WEDNESDAY, April 3, 2013 —Men with low levels of testosterone may be at higher risk of developing rheumatoid arthritis, according to a study published in the Annals of the Rheumatic Diseases, and experts say testosterone supplements may help prevent RA.
Using data from the Swedish Malmo Preventive Medicine Program, a long-term study that tracks the health of more than 33,000 people born between 1921 and 1949, researchers at Lund University in Sweden identified 104 men who had developed rheumatoid arthritis over the course of the study. They compared those men to 174 healthy controls, and found that men in both groups who had low levels of testosterone were approximately twice as likely to develop rheumatoid arthritis as men with higher levels.
“Rheumatoid arthritis is less common among men than women, and sex hormones have been suggested to play a part,” the researchers wrote in the study, which was led by Mitra Pikwer MD, a rheumatology fellow at Lund University.
“This study demonstrated a negative association” between low levels of testosterone and rheumatoid arthritis, they added.
Previous studies have linked low testosterone and rheumatoid arthritis, the researchers wrote, but until now it had been unclear whether the low testosterone was a risk factor for RA or a consequence of it. And while they could not say for sure why low testosterone increased RA risk, they think testosterone may suppress the inflammatory effects of RA in the immune system.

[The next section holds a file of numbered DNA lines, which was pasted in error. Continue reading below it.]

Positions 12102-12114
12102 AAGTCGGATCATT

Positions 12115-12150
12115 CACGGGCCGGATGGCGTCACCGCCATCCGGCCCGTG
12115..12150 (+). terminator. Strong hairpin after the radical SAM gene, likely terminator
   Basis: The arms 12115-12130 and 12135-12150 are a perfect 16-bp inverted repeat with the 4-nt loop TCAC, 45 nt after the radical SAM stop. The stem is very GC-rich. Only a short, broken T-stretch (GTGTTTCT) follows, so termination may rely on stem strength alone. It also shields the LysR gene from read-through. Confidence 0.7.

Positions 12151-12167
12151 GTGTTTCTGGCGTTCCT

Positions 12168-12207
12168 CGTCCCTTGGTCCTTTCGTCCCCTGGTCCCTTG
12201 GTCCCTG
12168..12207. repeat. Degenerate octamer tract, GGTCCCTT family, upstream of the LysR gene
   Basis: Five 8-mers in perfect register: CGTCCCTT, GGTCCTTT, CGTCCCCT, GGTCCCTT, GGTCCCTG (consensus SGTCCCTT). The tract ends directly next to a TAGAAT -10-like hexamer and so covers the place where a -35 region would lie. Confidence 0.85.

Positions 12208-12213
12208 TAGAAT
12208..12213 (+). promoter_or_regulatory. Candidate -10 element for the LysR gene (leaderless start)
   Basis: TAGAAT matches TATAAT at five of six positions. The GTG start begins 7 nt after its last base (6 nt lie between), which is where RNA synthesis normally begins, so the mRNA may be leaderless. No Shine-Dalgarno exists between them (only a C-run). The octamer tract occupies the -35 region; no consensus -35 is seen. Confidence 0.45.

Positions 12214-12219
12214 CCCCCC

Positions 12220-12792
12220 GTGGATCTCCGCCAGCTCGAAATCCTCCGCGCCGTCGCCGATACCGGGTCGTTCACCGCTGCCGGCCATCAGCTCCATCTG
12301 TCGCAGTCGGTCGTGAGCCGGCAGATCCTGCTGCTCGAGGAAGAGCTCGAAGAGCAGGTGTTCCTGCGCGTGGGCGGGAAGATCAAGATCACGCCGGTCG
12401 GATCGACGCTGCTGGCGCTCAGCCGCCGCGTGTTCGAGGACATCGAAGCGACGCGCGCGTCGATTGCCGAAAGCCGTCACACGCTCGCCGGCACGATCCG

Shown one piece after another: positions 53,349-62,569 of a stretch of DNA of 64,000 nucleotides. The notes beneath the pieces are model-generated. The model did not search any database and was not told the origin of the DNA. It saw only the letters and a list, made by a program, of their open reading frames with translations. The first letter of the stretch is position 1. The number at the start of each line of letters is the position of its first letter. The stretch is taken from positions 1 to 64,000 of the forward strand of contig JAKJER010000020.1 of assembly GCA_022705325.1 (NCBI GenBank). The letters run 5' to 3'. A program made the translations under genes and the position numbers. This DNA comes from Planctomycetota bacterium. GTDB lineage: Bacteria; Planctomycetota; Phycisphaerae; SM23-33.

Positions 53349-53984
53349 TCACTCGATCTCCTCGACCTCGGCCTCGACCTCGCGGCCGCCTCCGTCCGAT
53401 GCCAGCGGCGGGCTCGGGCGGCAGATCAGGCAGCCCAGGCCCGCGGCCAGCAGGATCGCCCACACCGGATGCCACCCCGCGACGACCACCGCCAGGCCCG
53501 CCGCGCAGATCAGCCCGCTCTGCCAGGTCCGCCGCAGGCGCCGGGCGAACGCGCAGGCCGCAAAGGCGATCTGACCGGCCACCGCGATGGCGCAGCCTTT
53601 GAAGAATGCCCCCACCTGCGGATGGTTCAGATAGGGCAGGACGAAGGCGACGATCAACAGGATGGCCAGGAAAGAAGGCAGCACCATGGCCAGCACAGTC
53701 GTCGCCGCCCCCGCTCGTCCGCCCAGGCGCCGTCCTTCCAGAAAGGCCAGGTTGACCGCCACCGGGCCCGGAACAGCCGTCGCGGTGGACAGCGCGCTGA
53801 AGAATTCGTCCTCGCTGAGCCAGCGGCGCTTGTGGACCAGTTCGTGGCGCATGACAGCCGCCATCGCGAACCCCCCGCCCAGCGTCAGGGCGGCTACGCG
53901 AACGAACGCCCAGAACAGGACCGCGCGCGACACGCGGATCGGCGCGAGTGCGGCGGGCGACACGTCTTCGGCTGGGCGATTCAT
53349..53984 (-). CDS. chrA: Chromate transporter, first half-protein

Len Horovitz, MD, attending physician and men’s health specialist at Lenox Hill Hospital in New York City is skeptical of the link between low testosterone and RA.
“I don’t think there’s a lot of literature linking low-T to RA,” he said. “RA is usually something that seems to be genetic. It’s an autoimmune disease, and they usually have a genetic influence.”
However, Dr. Horovitz said, for men with low levels of the hormone, prescribing testosterone works really well at alleviating low-T symptoms like fatigue, erectile and sexual dysfunction, and depression.
“The good news is that you can screen for these things and fix them,” he said. “Testosterone works. It’s like it’s a miracle.” If the link between low testosterone and RA is eventually confirmed, he said, prescribing testosterone could work to prevent or treat RA.
Michael Wald, MD, director of nutritional services at Integrated Medicine of Mount Kisco in Mount Kisco, NY, said that testosterone may help restore tissue that rheumatoid arthritis breaks down.
“Low testosterone increases risk for RA because testosterone, as an anabolic steroid, helps tissue repair, and RA is a degenerative tissue condition,” he said. “Testosterone is also needed to control inflammation in the body and modify immune response.”
Low testosterone is typically caused a malfunction of the hypothalamus or pituitary gland, which stimulate testosterone production, the researchers wrote in the study, and it has been linked depression, diabetes, sexual dysfunction, and other conditons.
Men have a higher risk for RA if they are genetically predisposed, smokers or have poor diet and exercise habits. However, the last two risk factors are modifiable, said Wald, who added that “a good diet and exercise will enhance testosterone levels and production in the body.”